The live TV streaming ecosystem got a little more cramped at the tail end of November with the launch of DIRECTV Now. While ABC, NBC, and Fox were available at launch — at least in some markets — CBS was notably absent. Whether the network would ever be available has been up in the air, but CBS CEO Les Moonves says a deal could still happen, according to Deadline.
“I’m assuming we’ll be able to make a deal with them,” Moonves told investors at the UBS Media and Communications Conference in New York on Monday, adding that the situation was more complex than in may seem at first, since the matter of just what rights the deal would cover was still unclear. “It’s not just economic factors,” he said.
Despite remaining open to the idea of working with DIRECTV NOW, Moonves couldn’t resist taking a shot at the streaming service, saying its claim that it offers local channels isn’t fair, since it only covers a small portion of the available markets, “which is 20 percent of the country,” he said. “So it isn’t everybody.”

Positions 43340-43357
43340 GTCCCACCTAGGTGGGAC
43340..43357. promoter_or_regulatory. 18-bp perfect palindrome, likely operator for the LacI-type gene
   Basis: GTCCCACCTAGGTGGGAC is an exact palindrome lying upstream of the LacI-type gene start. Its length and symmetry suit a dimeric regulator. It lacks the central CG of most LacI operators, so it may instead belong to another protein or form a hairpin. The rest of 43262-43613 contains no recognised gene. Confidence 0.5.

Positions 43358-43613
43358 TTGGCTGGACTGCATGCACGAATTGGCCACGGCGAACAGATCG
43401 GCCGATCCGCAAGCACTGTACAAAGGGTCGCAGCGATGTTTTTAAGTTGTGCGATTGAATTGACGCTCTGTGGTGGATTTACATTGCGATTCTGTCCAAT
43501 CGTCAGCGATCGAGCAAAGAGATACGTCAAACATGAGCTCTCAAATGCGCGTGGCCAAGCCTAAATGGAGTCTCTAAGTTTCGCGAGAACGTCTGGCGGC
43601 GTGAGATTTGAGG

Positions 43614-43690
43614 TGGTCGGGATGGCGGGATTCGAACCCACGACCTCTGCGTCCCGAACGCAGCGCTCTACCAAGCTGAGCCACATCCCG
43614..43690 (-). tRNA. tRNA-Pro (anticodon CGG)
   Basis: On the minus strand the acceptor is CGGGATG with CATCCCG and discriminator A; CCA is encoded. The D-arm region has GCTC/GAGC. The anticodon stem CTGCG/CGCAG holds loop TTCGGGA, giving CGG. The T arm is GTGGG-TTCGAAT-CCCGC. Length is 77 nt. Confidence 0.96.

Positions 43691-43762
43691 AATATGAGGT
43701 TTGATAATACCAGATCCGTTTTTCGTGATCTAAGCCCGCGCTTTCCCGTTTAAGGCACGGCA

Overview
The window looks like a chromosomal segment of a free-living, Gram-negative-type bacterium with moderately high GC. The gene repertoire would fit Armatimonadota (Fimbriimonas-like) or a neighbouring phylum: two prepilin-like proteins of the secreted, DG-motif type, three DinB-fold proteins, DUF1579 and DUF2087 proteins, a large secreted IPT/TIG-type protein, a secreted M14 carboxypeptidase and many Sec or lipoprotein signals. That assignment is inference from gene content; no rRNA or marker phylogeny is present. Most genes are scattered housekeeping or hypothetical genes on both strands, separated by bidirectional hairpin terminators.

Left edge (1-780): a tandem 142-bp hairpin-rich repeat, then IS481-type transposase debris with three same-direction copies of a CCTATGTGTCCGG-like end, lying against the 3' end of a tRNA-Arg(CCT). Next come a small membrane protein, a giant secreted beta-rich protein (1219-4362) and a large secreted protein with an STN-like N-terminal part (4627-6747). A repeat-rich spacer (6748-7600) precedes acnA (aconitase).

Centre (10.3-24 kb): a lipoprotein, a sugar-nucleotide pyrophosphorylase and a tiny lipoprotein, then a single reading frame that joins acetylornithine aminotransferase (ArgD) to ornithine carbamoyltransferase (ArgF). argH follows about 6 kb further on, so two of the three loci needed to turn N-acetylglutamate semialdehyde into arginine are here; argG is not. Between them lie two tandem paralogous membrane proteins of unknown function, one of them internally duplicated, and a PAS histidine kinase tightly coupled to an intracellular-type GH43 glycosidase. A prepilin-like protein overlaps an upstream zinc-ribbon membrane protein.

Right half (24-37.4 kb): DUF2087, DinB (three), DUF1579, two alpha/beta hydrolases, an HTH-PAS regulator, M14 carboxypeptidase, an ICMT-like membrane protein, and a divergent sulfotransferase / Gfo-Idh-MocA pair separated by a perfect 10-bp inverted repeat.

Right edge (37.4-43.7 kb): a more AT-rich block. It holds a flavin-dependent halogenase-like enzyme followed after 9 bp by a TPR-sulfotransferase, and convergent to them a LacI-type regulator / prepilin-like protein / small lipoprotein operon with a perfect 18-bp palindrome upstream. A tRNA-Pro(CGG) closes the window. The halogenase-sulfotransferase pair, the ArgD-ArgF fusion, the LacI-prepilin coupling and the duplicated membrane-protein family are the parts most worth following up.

Moonves also called the service’s pricing into question. “There’s no way it can last a whole long time at $35 for 80 channels,” he said. He then pointed to DIRECTV offering HBO and Cinemax for $5 a month and said customers shouldn’t expect the same for Showtime, which is a subsidiary of CBS. “They’re not going to get Showtime at $5 a sub,” he said.
It turns out that Moonves was indeed right about the pricing. While introductory offers made DIRECTV Now’s Go Big plan — which offers over 100 channels — available for $35, that offer has ended. The Go Big package now costs $60 for new subscribers, though those who jumped on the offer initially will continue to pay $35 per month for the immediate future, though the plug could be pulled on this deal at any time. The service does offer the Live A Little plan for $35 per month, though this only includes 60 channels.
Even with Moonves seeming less than thrilled with the matter, the news of a possible CBS deal comes at a good time for DIRECTV Now. While the service offers more channels for less money than the competition in many cases, DIRECTV Now had a rough first week, plagued by bugs and less-than-stellar reviews. More programming won’t fix all of the service’s problems, but it certainly can’t hurt in terms of public perception.
Updated on 01-11-2017 by Kris Wouk: Edited to clarity that DIRECTV Now’s Go Big plan now costs new subscribers $60 per month.